Category Archives: Disaster Preparedness

Crisis Standards of Care: Are You Familiar?

by: Denise M. Danna, RN, DNS, NEA, BC, CNE. FACHE

Due to such disasters as Hurricane Katrina, the tornado in Joplin, and various other
catastrophic events across the country and globe, the Department of Health and Human Services (HHS) requested that the Institute of Medicine (IOM) create a committee to develop standards of care during disasters. As citizens, we frequently experience how our health care system and the infrastructure of a community can be overwhelmed in such catastrophic disasters.

Several reports were generated from the IOM committee on Crisis Standards of Care (CSC). The first report in 2009, Guidance for Establishing Crisis Standards of Care for Use in Disaster Situations developed a definition of crisis standards of care “as a substantial change in usual health care operations and the level of care it is possible to deliver, which is made necessary by a pervasive (e.g. pandemic influenza) or catastrophic (e.g. earthquake, hurricane) disaster. This change in the level of care delivered is justified by specific circumstances and is formally declared by a state government, in recognition that crisis operations will be in effect for a sustained period. The formal declaration that crisis standards of care are in operation enables specific legal/regulatory powers and protections for healthcare providers in the necessary tasks of allocating and using scarce medical resources and implementing alternate care facility operations” (IOM, 2009). The second report entitled, Crisis Standards of Care: A Systems Framework for Catastrophic Disaster Response (IOM, 2012) developed CSC templates to assist and guide individuals and organizations in CSC planning and implementation (IOM, 2012). Some of the main reasons that CSC protocols are needed in catastrophic disasters are to ensure that critical resources are provided to those individuals who will benefit the most, conserve limited resources, and ensure that all individuals receive the same access to the best possible care.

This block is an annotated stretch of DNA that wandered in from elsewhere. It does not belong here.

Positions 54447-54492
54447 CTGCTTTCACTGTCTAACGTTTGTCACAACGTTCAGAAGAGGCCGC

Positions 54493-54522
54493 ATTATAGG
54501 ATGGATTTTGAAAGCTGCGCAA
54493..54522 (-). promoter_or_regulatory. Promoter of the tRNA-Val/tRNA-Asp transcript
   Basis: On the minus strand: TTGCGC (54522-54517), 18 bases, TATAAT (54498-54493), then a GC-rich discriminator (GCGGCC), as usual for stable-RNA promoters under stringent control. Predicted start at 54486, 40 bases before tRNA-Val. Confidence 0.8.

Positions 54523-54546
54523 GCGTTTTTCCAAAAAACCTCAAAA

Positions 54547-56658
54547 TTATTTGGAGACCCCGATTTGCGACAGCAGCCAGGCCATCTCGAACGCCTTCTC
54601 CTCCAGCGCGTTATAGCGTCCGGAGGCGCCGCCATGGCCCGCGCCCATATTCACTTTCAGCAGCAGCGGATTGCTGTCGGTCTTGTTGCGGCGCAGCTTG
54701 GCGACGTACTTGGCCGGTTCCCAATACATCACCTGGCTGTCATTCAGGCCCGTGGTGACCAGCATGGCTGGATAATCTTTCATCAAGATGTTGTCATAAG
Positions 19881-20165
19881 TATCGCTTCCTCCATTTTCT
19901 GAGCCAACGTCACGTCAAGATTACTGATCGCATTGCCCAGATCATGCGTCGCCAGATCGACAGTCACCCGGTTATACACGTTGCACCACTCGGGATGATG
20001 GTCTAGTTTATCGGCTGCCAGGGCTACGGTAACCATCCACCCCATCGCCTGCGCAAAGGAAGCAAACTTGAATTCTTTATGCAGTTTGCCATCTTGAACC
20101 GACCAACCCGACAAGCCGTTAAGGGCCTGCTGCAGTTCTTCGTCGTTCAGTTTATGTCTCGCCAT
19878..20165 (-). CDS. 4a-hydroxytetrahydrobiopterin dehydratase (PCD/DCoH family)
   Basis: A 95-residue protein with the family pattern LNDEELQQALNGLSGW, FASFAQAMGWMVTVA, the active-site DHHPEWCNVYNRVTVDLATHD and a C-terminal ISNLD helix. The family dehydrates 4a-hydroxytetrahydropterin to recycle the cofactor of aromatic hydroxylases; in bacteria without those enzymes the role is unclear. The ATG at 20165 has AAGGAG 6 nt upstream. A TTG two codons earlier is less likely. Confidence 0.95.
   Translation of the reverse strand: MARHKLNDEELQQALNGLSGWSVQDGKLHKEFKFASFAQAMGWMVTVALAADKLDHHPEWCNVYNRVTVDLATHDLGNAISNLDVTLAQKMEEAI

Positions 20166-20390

Nurses play a vital part in participating in the development of CSC. I was asked to participate in an interdisciplinary task force charged with developing crisis standards of care protocol. My section was writing “Delivery of Care Guidelines for Essential Inpatient Nursing Care” (Louisiana Department of Health & Hospitals, 2011). In developing the essential inpatient nursing care guidelines, the ANA report, Adapting Standards of Care Under Extreme Conditions: Guidance for Professionals During Disasters, Pandemics, and Other Extreme Emergencies (2008) was referenced. This report identified critical standards for healthcare providers that should always be maintained during a disaster (e.g. worker and patient safety, maintaining airway and breathing, circulation, control blood loss, and infection control (ANA, p. 16). Standards of care that could be adapted under extreme conditions included such activities as routine care (e.g. vital signs for non-acute patients), extensive documentation of care, and elective procedures (ANA, p. 16).

It is recommended that each hospital develop its own recommendations for providing essential nursing care during a catastrophic disaster that mirrors the community’s in which they live (Murray, 2012). Nurses serve an important role in disasters. Nurses should familiarize themselves with CSC and work within their organizations and communities to develop and implement CSC. During times of disasters, scarce resources may occur and nurses need to know how standards of care may be adapted while still providing safe, ethical and quality nursing care (Murray, 2012).